Global Investing

from Reuters Investigates:

Vietnam’s Capitalist Roaders

A woman dressed in the traditional Vietnamese "ao dai"costume serves tea to Prime Minister Nguyen Tan Dung (front R) during the opening ceremony of the 11th Party Congress in Hanoi January 12, 2011

VIETNAM-CONGRESS/

Vietnam's ruling communists  opened an eight-day party congress on Wednesday with a candid  admission the fast-growing economy had become unstable, as  delegates began the process of reshuffling leaders and  charting new policies. 
   As leaders sang the national anthem to begin the  five-yearly event, streets in the chilly capital Hanoi were  festooned with red and yellow banners, some bearing the iconic  hammer and sickle. Propaganda posters bore the smiling  likeness of revolutionary leader Ho Chi Minh or of proud,  uniformed workers. 
   The economic backdrop is less festive. Inflation surged to  a 22-month high in December, the government is struggling to  bring down a hefty fiscal deficit, the currency has been  depreciating for three years and the trade deficit remains  stubbornly high.  

A Reuters Special Report takes a close look at Vietnam's new breed of captitalists, as the country of 90 million takes a page out of China's Communist Party playbook and promotes a more consumption-led economy. This is a development path divergent from that of its East Asian neighbours, whose economies became Tigers or Dragons (as the case may be) on the back of exports not consumers.

In contrast to most emerging markets, Vietnam has been a sell -- up until recently, anyway. The Vietnam stock index is down 59 percent from its March 2007 peak and lost more than 3 percent last year, compared to gains of more than 40 percent in Thailand and Indonesia.

But the situation could reverse this year. The lone ETF tracking the country, Market Vectors Vietnam, has gained 10 percent over the past three months, handily outpacing the iShares NSCI Emerging Markets Index Fund.
 

from Davos Notebook:

Groundhog Day in Davos

groundhog

The programme may strike a different  note -- this year's Davos is apparently all about Shared Norms for the New Reality -- but much of the discussion at the 41st World Economic Forum annual meeting in Davos this month will have a distinctly familiar ring to it.

Last January, the five-day talkfest in the Swiss Alps was dominated by Greece's near-death experience at the hands of the bond market and recriminations over the role of bankers in the financial crisis, as well as worries about China's rapid economic ascent and a lot of calls for a new trade deal.

Fast forward 12 months and not much has changed.

Ireland has joined Greece in the euro zone's intensive care unit and Portugal and  Spain are getting round-the-clock monitoring. The annual round of bankers' bonuses is once again stirring up trouble. China looms larger than ever on the global stage, after overtaking Japan in 2010 to become the world's second-biggest economy. And trade ministers who signally failed to make headway last year say they really must get down to business when they meet on the sidelines of Davos this time round.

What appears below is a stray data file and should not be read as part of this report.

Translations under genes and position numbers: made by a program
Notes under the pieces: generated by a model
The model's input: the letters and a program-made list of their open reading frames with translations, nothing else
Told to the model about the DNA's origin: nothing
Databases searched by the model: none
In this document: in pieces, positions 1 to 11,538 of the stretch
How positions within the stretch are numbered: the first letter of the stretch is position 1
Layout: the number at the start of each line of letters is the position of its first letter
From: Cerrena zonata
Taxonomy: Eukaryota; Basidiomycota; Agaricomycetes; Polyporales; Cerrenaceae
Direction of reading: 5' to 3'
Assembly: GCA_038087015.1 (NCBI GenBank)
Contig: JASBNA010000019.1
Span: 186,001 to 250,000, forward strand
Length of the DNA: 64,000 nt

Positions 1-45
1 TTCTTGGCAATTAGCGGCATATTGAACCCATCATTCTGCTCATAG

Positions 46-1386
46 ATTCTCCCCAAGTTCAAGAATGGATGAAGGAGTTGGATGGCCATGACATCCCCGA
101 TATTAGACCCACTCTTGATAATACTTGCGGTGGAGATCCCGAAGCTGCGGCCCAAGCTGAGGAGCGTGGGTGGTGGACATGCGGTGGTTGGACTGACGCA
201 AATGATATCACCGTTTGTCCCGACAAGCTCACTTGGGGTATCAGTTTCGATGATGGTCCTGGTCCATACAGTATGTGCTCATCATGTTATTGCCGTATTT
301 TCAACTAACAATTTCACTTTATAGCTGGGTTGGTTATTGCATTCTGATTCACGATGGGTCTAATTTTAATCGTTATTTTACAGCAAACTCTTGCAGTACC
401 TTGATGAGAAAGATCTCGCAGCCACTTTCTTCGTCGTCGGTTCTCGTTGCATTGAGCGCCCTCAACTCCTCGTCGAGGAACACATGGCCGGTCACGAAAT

BRICs chipped

It may come as a bit of a surprise but in the end developed market stocks did quite well last year. For one thing, they outperformed the much-touted BRICs (Brazil, Russia, India and China). Here is the graphic to show it.

EM_BRICP1210

from Reuters Investigates:

China’s rebalancing act puts consumer to the fore

consumerWal-Mart, the world's largest retailer, now has 189 stories in China, according to its website. Soon it will have many more.  The U.S. chain has announced plans to open a series of "compact hypermarkets", using a bare-bones model developed in Latin America, the Financial Times said.

Wal-Mart stores are a bit different than the one's you might find in, say, Little Rock Arkansas. They sell live toads and turtles for one thing, The Economist reported. But they also sell the appliances, gadgets, and housewares that Wal-Mart stores merchandise everywhere.

And business is booming. Third-quarters sales in China soared 15.2 percent from a year earlier, according to the Financial Times story, compared with a paltry 1.4 percent inthe United States.

Which BRIC? Russia scores late goal for 2010

How quickly times change. Russia’s stock market, unloved for months, last week overtook India to be the best-performing of
the four BRICs.  The Moscow stock index jumped 5 percent last week, posting its biggest weekly rise in seven months, bringing
year-to-date gains to 17.5 percent. Fund managers such as Goldman Sach’s Jim O’Neill, creator of the BRICs term, are predicting it will lead the group next year too.

SOCCER-WORLD/

So what’s with the sudden burst of enthusiasm for Moscow? One catalyst is of course soccer body FIFA’s decision to award